Jack Seabrook: Finney never wrote for the pulp magazines, which paid much less than the so-called “slick” magazines, where most of his short stories were published. Both the pulps and the slicks were home for writers of popular fiction, such as Finney, and I think that the middle part of the twentieth century in America saw an explosion of talent among American writers. There were so many markets, so many places to sell one’s fiction, that it was not surprising to see some excellent work come out of non-literary publications. The more literary writers of the time, at least in America, were increasingly writing fiction that did not appeal to the common reader, so a gulf between popular and serious fiction began to grow. Still, many writers whom we today consider literary, such as William Faulkner or John Steinbeck, were looked down upon for years as writers of popular fiction. I think that sometimes a period of time is necessary to be able to see what is really quality fiction.
Historyradio.org: A lot of famous stories have been serialized. Oliver Twist and Conan the Barbarian come to mind. The Body Snatchers was originally a serial in Collier’s Magazine. What was Finney relationship with that magazine? Did he write for other magazines?
Jack Seabrook: Collier’s was one of the slick magazines that published many of Jack Finney’s short stories. Collier’s was founded in 1888 and, by World War Two, it had a weekly circulation of 2,500,000! Imagine that! One of Finney’s first short stories was published in Collier’s in 1947 and he had twenty-nine stories published in that magazine between 1947 and 1956, when it ceased publication. He also had stories published in other magazines, including Ladies’ Home Journal, Good Housekeeping, Cosmopolitan, The Saturday Evening Post, and Playboy. From 1947 to 1965, he was a prolific short story writer; after 1965, his fiction was confined to novels.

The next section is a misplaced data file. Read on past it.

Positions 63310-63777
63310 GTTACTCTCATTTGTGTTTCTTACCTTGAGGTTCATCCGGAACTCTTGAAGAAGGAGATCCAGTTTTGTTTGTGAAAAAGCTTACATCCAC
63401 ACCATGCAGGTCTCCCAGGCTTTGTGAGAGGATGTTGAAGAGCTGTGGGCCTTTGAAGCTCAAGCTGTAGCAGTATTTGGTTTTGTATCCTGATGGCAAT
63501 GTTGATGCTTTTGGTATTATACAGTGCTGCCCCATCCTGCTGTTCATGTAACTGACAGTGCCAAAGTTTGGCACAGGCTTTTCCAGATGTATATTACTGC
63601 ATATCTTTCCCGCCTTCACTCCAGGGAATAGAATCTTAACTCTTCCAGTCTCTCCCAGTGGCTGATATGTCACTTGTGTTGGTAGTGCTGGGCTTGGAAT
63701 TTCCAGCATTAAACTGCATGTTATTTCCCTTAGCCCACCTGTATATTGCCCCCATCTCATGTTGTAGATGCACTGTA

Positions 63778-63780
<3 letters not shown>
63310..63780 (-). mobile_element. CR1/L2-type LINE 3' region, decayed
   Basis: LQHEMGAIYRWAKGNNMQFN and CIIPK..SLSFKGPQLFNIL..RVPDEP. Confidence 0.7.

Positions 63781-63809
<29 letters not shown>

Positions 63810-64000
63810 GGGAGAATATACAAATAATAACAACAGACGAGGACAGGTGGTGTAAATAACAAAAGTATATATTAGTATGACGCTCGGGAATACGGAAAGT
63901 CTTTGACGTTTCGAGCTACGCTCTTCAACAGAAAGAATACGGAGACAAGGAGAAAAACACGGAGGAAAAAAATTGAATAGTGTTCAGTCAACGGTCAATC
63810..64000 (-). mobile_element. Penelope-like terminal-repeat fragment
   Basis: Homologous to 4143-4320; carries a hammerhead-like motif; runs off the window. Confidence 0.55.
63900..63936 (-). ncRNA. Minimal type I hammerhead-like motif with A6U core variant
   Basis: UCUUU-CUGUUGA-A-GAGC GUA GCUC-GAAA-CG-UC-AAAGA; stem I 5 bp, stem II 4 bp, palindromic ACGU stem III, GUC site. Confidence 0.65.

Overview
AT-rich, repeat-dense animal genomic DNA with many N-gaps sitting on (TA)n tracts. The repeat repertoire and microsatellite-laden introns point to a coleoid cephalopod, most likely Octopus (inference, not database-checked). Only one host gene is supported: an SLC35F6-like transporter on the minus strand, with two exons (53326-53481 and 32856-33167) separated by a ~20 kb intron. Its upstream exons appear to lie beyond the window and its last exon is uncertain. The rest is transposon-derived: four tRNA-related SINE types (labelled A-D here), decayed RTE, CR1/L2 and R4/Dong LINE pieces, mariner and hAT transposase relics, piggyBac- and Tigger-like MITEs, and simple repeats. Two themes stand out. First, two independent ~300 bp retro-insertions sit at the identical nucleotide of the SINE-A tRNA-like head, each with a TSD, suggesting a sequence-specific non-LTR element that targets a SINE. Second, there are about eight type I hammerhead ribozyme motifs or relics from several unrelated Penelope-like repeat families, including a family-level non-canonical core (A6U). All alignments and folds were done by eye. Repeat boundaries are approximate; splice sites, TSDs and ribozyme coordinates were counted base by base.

Historyradio.org: When the pod people take over, they copy everything about the original person, except for their feelings. The world slowly becomes populated by emotionless clones? Why is this so frightening, do you think?
Jack Seabrook: Your adjective “emotionless” sums up the problem. Without love for each other, what is the point of living? When people have no emotion, when they don’t care about themselves or others, they began to lose interest in everything around them. I think this was Finney’s point in the novel—the decline in small town living in America in the post-World War Two period seemed, to him, to be a symptom of a greater problem in society. People did not take care of themselves or their homes and towns began to get run down. This led to more crime, juvenile delinquency, etc. I think that a life without emotion, without feelings, is no life at all.
Jack Seabrook is the author of Stealing Through Time: On the Writings of Jack Finney (2006), published by McFarland & Co. He is an independent scholar residing in New Jersey.
Watching The Body Snatchers at the drive-in
The full graphic novel is called Tales of the Starlight Drive-In (Image Comics), and includes many other stories. You can buy it here